X. The Curriculum
We propose the founding of a four-year Catholic college concerned exclusively with liberal education as defined and explained above. This college will explicitly define itself by the Christian Faith and the tradition of the Catholic Church. Thus theology will be both the governing principle of the whole school and that for the sake of which everything is studied. And since the school will aim at the kind of education which is best in itself, every student will pursue the same sequence of courses, which will be designed to introduce him to every essential part of the intellectual life. Further, since the teachers will aim to introduce the student to the fullness of the intellectual life, each of them will have to be living that kind of life himself; this means each will study and learn every part of the curriculum and become able to teach any part of it. The curriculum itself will be structured in detail, basing itself upon the natural order of learning and taking as examples and guides the work of the best minds in each of the disciplines; this means that, with few exceptions, no textbooks will be used but rather the original works of the greatest scholars.
The curriculum of this college introduces the student to a comprehensive study of theology, philosophy, mathematics, language and experimental science through reading and closely discussing the greatest scholarly works in these fields. The classes, which are not to exceed twenty students, will be tutorials and seminars, not lectures. Tutorials and seminars proceed by way of rigorous discussions of the readings; they require a more active participation on the part of the student than do lectures. The tutorial, in contrast with the seminar, treats its subject in greater detail and its procedure is more determinate, requiring greater direction from the teacher.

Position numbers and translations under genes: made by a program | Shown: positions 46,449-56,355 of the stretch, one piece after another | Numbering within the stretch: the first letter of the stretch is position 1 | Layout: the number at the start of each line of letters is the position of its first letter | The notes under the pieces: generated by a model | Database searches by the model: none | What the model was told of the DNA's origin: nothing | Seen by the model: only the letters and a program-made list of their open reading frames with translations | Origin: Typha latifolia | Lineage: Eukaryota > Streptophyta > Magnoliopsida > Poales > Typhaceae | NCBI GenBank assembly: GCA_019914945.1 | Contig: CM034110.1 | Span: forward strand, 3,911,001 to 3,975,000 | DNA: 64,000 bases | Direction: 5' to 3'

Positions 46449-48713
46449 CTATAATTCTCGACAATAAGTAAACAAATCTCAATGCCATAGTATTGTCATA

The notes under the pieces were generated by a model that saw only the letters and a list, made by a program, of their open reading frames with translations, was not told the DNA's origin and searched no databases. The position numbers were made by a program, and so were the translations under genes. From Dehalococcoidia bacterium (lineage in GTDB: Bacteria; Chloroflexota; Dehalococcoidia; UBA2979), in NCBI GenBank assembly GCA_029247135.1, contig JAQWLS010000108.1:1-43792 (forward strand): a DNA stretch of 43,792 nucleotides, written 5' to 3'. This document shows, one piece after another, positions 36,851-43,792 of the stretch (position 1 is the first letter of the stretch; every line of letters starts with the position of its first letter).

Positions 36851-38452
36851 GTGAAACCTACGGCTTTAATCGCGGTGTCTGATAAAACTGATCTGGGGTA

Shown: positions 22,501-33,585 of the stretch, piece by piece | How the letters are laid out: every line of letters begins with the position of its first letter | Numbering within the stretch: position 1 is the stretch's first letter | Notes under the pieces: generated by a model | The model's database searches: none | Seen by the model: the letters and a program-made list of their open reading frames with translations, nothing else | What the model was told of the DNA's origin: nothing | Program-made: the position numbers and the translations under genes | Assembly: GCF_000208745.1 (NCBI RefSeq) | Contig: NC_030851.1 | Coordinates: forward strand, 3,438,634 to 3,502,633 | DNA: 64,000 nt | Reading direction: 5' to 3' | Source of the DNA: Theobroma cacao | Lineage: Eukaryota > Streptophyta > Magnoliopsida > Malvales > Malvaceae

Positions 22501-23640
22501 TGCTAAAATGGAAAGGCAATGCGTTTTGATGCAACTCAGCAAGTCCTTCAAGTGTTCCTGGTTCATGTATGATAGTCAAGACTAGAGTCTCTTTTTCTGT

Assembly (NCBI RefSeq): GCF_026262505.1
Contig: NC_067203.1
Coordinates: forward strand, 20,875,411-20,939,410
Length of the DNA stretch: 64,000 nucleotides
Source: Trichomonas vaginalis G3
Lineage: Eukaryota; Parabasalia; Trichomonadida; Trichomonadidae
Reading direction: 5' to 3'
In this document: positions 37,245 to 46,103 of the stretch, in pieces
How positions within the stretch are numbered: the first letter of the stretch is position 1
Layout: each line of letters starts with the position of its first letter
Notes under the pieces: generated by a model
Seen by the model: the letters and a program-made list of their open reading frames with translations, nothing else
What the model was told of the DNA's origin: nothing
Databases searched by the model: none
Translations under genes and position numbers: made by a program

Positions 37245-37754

Though this curriculum is demanding it is so necessarily. One cannot become educated in any strict sense unless he acquires for himself a competency in the various disciplines, so that he understands from within them rather than somehow from without. In this way he possesses them and the order among them as his own intellectual virtues. There is no other way of attaining this intellectual perfection save through the arduous work of doing these sciences and disciplines as the scientist himself does them.
However, liberal education, though difficult, is not an impossible task, for education admits of a distinction into two different kinds: that of the specialist and that of the educated man simply said. A reference from Aristotle spells out the meaning of this distinction:
Every systematic science, the humblest and the noblest
alike, seems to admit of two different kinds of proficiency;
one of which may be properly called scientific
knowledge of the subject, while the other is a kind of
educational acquaintance with it. For an educated man
should be able to form a fair off-hand judgment as to
the goodness or badness of the method used by a professor
in his exposition. To be educated is in fact to be
able to do this; and even the man of universal education
we deem to be such in virtue of his having this
ability. It will, however, of course, be understood that
we only ascribe universal education to one who in his
own individual person is thus critical in all or nearly all
branches of knowledge, and not to one who has a like
ability merely in some special subject. For it is possible
for a man to have this competence in some one branch
of knowledge without having it in all.
(I De Partibus Animalium, c. 1)
We aim through this curriculum to produce “the man of universal education,” that is, the one who is “critical in all or nearly all branches of knowledge.” Thus we propose an education appropriate to man and one most suitable as the foundation for any specialization.
The theology tutorial will be devoted principally to the study of the Bible and of the Fathers and Doctors of the Church, chiefly St. Augustine and St. Thomas Aquinas. The order of study will be primarily doctrinal rather than historical, that is, based on the natural order of learning and on the differences among the various theological topics. Theology will be studied every semester and the order of the courses will be so designed as to lead up in the later years to a study of the central mysteries of the Christian Faith.